Syd Mead, the visual futurist and concept artist best know for his work on films like Blade Runner, Aliens and Tron, has a new film out – A Future Imagined. This one, however, lasts all of seven minutes and plays primarily on Vimeo where it’s been viewed nearly 100,000 times in the week and a half since it’s been uploaded.
No doubt Mead has a lot of fans and followers. Car buffs admire his futuristic look at transportation. Architects analyze his buildings. Urban planners consider ideas based on his view of evolving cities. And, of course, set designers study his visionary film work.
But it might be wise for anyone in the advertising and marketing business to pay attention to his new short. For it’s actually less about the future and more about imagination and the process of creativity.
Of course Mead makes a few predictions. Among them is a suggestion that the future of transportation will be personal mobility systems rather than automobiles as we know them, an idea that makes a lot of sense given that 50 percent of the world’s population will soon live in the confined geography of a city. Let’s hope he’s right on that one.
But more interestingly he talks about what really matters – human imagination. “Imagination is essentially memory. It’s recording and memorizing what you’ve seen so you have experience. Then it’s assembling those experiences in different combinations. This is true whether you’re writing music, code or a new formula. Imagination of the process of arranging knowledge into new formats.” Pretty simple when you think about it.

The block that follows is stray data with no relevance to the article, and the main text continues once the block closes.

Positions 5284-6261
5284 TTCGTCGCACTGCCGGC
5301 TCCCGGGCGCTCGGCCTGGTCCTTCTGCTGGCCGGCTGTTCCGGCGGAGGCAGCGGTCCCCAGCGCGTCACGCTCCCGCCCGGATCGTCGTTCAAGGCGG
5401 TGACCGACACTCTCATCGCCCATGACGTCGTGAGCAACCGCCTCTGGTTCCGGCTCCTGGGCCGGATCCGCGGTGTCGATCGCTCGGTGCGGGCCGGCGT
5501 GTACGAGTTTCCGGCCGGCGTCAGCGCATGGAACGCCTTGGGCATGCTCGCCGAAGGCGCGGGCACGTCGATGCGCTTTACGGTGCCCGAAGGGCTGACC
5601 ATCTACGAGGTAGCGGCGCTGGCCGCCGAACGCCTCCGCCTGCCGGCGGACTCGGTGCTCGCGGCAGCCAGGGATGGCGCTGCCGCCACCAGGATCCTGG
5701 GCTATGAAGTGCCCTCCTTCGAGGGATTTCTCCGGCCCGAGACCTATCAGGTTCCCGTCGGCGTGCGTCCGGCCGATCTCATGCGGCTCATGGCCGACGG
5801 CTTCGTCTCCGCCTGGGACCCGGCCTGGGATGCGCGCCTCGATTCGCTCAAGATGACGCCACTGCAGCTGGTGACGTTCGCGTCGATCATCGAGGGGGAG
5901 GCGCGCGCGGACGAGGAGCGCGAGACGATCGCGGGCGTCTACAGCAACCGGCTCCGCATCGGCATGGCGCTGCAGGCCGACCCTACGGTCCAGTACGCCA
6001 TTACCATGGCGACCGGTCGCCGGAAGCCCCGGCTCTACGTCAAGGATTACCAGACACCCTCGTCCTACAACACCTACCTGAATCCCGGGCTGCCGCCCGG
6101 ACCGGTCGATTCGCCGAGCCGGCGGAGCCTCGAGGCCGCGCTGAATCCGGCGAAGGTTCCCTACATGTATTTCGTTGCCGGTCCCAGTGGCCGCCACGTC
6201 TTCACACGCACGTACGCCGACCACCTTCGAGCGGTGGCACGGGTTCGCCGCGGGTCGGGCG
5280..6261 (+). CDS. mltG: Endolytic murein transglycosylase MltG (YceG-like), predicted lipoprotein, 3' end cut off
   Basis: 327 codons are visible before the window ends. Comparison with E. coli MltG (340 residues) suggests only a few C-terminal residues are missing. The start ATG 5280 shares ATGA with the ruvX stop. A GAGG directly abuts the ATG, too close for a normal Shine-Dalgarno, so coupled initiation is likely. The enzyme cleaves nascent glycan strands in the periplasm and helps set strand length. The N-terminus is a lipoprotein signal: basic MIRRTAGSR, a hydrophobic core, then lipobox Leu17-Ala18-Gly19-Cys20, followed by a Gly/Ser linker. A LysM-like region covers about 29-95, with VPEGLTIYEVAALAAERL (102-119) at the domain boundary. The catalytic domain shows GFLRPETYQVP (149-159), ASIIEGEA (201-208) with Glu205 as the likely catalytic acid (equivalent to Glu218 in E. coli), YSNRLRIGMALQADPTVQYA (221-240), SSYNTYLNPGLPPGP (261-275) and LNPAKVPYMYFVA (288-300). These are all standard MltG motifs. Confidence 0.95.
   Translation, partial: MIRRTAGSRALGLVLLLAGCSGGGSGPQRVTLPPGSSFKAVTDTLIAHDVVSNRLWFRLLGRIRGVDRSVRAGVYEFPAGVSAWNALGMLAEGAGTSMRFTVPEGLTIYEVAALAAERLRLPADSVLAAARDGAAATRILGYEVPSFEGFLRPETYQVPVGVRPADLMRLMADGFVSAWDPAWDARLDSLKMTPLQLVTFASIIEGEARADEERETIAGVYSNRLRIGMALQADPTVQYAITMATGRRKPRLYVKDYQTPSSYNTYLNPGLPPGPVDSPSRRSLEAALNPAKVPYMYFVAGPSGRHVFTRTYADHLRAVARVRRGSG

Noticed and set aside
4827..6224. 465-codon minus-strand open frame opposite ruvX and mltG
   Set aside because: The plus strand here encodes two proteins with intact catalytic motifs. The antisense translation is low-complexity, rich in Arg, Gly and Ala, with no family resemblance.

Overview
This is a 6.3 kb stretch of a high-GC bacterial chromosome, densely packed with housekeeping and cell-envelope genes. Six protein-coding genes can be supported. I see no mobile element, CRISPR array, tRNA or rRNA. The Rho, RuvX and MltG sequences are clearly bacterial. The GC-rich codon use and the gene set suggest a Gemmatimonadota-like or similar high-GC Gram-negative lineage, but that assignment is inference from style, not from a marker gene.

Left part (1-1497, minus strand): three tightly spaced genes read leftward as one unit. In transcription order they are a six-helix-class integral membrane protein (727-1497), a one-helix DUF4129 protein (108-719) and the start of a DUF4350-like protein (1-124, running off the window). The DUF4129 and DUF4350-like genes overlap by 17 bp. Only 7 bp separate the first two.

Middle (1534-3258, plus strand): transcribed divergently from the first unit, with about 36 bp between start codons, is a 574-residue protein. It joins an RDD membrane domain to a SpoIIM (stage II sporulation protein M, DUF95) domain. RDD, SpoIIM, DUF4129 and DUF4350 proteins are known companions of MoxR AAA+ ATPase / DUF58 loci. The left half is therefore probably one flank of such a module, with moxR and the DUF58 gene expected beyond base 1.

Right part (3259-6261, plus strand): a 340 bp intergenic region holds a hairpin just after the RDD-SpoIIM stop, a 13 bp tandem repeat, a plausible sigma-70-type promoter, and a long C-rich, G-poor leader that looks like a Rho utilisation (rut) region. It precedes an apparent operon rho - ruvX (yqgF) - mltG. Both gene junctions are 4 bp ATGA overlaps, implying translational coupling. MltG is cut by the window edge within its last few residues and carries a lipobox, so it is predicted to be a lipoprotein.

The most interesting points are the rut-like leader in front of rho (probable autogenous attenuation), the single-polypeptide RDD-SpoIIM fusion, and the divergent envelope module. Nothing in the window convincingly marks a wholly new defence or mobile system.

My favorite part is his reminder that to be creative today we need to be three different people. You have to be the person who’s conceiving the idea that solves a problem in the first place. You have to be a technician in order that your solution is actually usable. And you have to be a detached observer of the first two “people,” able to be objective. “If you can’t do that you will never do good work,” insists Mead. You’ll become too fascinated with what you are doing. “Hubris kill.”
Inside most companies it takes three people to do what Mead suggests one person should do. There’s a problem solver or designer; a creative technologist of programmer; and a creative director or decision maker.
But I think he’s on to something suggesting that we have to be all three things ourselves. Or at least try. If nothing more it will make us better collaborators, closer to that T-shaped person that so many companies now want. What do you think? Does Syd Mead have the future definition of a creative person right?